Lebanon News

Lebanon Cabinet approves electricity reforms plan

President Michel Aoun chairs a Cabinet session at the Baabda Palace, Tuesday, March 28, 2017. (The Daily Star/Mohammad Azakir)

BEIRUT: Lebanon's Cabinet Tuesday approved an electricity reforms plan following a three-hour meeting at Baabda Palace headed by President Michel Aoun.

"All concerns have been discussed," Information Minister Melhem Riachi said after the meeting, describing the plan as an "initial" step.

Riachi added that Energy Minister Cesar Abi Khalil will hold a news conference next week to present the plan.

Speaking ahead of the session, several ministers said that they had remarks on the proposed plan. Minister of State for Planning Michel Pharaon affirmed that the plan "will be endorsed, but notes and suggestions should be taken."

Aoun and Prime Minister Saad Hariri held a closed-door meeting before the session.

Abi Khalil has called for developing electrical power plants with the private sector, generating solar power via facilities on the coast, as well as making use of Lebanon’s nascent natural gas industry.

Local media reported that Abi Khalil has also called for bringing in two additional Turkish ships to generate 800 megawatts.

When asked about whether they will be from the same company or not, Riachi said that "there will be calls for bidding with full transparency under the law."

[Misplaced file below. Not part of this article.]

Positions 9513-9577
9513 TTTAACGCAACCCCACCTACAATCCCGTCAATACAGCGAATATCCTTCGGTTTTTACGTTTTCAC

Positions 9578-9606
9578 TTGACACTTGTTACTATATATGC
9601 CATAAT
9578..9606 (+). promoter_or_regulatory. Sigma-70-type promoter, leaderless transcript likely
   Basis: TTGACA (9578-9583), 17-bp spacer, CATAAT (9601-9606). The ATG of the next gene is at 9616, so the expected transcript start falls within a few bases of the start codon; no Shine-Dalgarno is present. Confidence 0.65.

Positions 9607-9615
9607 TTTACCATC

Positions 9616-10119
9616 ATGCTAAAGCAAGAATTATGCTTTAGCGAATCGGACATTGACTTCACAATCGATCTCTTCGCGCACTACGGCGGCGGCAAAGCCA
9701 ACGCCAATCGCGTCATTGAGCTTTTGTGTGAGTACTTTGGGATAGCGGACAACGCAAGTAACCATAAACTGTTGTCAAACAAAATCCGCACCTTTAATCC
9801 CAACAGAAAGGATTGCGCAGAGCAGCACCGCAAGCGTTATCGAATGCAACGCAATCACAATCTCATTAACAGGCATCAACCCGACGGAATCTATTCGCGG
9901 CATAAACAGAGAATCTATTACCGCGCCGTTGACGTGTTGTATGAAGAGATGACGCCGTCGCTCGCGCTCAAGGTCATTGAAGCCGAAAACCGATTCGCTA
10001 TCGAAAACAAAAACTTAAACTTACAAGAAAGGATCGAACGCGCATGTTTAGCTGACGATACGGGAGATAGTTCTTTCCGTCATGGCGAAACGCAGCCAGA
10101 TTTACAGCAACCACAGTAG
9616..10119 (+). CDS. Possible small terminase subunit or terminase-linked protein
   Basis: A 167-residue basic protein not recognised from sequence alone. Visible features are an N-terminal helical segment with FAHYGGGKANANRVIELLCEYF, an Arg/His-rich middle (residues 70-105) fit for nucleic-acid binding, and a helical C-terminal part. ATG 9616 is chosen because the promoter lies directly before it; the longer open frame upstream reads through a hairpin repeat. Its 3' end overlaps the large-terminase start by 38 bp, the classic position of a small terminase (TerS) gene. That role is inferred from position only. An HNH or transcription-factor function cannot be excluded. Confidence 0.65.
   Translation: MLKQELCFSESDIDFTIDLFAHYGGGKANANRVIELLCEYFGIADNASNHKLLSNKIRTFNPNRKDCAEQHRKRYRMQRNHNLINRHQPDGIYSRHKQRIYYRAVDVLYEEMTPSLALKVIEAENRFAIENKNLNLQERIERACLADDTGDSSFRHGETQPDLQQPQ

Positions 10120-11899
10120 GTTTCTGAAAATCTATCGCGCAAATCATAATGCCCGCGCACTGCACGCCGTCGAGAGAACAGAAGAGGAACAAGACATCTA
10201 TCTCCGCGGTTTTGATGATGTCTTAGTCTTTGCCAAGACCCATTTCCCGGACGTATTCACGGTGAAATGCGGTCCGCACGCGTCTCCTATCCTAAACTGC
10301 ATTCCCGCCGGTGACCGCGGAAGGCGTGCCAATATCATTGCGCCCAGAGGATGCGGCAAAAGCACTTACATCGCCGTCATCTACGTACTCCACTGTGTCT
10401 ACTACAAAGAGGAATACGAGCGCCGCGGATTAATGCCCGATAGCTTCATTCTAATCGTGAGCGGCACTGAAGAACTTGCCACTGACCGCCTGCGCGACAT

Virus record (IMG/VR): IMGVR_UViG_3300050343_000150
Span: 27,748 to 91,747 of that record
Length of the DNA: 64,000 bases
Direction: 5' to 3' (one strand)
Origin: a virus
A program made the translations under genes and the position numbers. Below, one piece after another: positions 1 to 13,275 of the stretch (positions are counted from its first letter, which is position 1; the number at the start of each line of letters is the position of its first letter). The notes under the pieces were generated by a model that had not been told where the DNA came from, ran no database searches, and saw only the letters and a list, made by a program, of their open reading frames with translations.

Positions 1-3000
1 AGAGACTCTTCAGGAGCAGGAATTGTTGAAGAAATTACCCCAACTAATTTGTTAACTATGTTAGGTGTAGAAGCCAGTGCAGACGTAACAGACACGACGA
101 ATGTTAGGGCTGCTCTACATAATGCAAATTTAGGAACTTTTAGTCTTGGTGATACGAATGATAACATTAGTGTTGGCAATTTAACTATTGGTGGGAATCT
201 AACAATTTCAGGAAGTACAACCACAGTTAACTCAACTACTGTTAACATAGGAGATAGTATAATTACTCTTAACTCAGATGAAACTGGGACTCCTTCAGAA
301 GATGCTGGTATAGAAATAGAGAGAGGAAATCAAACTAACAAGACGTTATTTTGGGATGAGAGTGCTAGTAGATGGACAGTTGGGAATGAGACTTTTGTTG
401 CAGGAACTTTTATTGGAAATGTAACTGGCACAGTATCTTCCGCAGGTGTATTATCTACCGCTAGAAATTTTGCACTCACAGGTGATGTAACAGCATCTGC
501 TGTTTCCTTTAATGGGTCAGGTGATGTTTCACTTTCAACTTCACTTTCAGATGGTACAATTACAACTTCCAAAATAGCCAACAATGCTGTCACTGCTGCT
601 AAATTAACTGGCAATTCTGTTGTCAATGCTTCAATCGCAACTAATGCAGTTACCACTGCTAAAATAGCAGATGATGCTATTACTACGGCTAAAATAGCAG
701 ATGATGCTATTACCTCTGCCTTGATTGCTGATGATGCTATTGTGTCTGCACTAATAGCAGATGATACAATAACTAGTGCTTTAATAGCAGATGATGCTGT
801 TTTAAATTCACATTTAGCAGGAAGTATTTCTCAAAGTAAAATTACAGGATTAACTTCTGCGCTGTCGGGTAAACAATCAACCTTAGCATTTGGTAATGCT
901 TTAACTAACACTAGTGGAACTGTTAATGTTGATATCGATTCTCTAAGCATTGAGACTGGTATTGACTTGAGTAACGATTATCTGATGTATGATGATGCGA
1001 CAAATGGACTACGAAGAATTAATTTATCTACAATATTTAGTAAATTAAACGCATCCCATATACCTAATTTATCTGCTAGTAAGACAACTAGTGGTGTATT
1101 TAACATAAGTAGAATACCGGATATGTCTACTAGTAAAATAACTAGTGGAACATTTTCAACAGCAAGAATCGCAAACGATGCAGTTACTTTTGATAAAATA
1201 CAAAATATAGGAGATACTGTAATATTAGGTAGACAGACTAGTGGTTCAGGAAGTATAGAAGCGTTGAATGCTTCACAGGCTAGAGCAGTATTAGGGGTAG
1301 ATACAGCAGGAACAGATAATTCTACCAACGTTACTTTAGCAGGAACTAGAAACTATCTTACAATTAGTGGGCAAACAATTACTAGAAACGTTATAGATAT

"The priority is to lease energy so that we have an illuminated Lebanon in 2017 for 23 or 24 hours per day," he said.

Just before departing Beirut for Jordan for the Arab League Summit in Amman, Prime Minister Saad Hariri told the press, "Starting May, citizens will notice an improvement with the electricity."

The proposed reforms have received mixed reactions. Some ministers have been skeptical about the plan, particularly due to its high cost-factor.

Lebanon has been plagued by a chronic electricity crisis since the end of the 1975-1990 Civil War, with successive governments failing to make large investments to improve the ailing sector and its outdated infrastructure.

It is common for residents to pay additional costs for external generators to compensate for frequent power cuts, if they can afford it.

 

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